Convection Oven Vs. Microwave Oven

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Convection ovens and microwave ovens do have some similarities, but the way each appliance cooks is very different than the other. For example, conventional microwaves emit microwaves that are capable of passing through glass and plastic containers to cook food. A convection oven, on the other hand, cooks at lower temperate while utilizing a heated air system that enables users to brown, roast and grill foods in a shorter amount of time, which microwave ovens cannot do.

Types

  • Essentially, there are five basic types of microwave ovens: over-the-range, convection, built-in, commercial and countertop microwaves. The type you need depends on your cooking space and cooking needs. Convection microwaves do differ from regular microwaves, as they are a combination between a standard microwave and a convection oven. This particular appliance enables food to be cooked quickly, yet come out browned or crisped, as in a convection oven.

    There are two basic types of convection ovens: third-element convection ovens and European convection ovens. Both use a convection fan to force hot air around the food, but third-element convection ovens also have an additional heating element near the fan that allows it to blow preheated air.

Features

  • Convection ovens should be considered to be nothing more than augmented traditional ovens that circulate heated air using a fan. Food warms faster in a convection oven than in a microwave or traditional oven because it features moving air, which strips away any cold air that would otherwise insulate the food. By quickly moving hot air around the food, convection ovens operate at a lower temperature than conventional ovens while still managing to cook food more quickly.

    Microwaves aren't really "ovens" in the traditional sense; they're more like kitchen appliances that heat food. A microwave's radiation heats water and other polarized molecules within the food placed inside the appliance. Microwaves are capable of thoroughly heating foods without necessarily cooking them, which other appliances cannot do.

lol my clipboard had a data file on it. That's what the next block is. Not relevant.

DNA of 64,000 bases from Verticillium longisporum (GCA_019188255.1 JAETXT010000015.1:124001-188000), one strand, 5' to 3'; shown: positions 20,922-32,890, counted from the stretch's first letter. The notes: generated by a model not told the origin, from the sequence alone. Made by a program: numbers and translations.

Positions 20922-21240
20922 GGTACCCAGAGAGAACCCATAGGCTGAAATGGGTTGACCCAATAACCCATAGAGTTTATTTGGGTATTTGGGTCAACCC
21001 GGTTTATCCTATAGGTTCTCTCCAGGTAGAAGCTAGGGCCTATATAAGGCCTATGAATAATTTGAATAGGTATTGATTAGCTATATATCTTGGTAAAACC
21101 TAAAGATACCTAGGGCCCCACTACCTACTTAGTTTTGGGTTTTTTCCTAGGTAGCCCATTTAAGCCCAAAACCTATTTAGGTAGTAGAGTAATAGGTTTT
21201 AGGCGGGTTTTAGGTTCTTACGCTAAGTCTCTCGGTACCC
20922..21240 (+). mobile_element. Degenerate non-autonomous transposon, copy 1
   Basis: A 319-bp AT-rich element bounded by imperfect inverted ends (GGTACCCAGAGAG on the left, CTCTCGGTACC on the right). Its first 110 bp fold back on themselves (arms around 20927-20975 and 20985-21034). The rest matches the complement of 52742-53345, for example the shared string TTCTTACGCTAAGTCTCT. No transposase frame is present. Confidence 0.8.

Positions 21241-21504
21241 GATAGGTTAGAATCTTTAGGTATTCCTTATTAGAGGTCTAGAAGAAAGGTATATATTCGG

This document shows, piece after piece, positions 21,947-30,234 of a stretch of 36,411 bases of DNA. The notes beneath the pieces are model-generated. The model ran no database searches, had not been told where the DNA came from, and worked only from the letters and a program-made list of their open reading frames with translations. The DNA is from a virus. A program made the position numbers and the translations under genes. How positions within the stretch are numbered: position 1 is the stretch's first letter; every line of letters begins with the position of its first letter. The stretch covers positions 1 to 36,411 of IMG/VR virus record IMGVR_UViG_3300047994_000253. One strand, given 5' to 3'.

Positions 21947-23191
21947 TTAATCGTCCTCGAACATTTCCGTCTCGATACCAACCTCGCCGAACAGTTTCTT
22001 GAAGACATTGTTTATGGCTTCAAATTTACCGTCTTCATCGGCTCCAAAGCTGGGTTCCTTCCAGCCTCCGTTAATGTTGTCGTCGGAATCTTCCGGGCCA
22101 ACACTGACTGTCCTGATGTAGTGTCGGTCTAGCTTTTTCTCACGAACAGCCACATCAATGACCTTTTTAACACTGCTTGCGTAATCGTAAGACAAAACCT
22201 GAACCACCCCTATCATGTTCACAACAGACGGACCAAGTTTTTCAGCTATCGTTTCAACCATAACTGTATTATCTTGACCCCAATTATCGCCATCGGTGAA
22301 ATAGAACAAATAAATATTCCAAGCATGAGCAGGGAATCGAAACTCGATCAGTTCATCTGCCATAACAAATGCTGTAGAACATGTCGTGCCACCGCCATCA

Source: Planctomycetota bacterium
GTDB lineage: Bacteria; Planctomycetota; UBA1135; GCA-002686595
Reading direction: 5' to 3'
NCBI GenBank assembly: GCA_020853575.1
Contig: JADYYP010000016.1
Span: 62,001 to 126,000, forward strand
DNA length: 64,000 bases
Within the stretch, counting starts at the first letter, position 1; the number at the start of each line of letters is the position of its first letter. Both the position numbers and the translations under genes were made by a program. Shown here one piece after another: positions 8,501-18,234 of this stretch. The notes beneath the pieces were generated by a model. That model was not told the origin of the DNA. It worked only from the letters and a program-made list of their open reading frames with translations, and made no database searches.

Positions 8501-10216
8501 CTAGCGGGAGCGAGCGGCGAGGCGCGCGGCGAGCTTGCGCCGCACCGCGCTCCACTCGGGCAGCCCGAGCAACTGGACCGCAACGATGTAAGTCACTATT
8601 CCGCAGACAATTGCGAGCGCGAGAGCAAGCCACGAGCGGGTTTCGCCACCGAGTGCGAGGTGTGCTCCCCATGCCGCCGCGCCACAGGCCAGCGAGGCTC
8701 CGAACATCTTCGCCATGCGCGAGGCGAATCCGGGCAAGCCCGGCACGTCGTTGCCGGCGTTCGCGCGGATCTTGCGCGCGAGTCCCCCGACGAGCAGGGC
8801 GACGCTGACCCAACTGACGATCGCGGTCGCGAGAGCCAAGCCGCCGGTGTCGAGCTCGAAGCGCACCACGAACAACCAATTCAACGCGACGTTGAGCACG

Considerations

  • A microwave shouldn't be considered as an oven replacement; it heats food quickly and efficiently, but cannot brown or cook food the way a convection oven could. It also cannot reach the temperatures that ovens do. If you purchase a convection oven, keep in mind that it will have about a 50-degree reduction in cooking temperature, compared to a conventional oven.

Benefits

  • The most obvious benefit of having a microwave is being able to quickly heat up leftovers or other cold food, but convection ovens aren't really on the same level. They operate differently and enable users to cook meat and similar food in half the time as traditional ovens, while also cooking at lower temperatures. A microwave cannot be replaced by a convection oven or vice versa; they each have their own distinct benefits.

Health Effects

  • Any form of cooking, whether by microwave or convection oven, will destroy many nutrients in the food being cooked. Microwaves in particular convert vitamin B12 from active to inactive form, which makes approximately 40 percent of the B12 contained in foods unusable.

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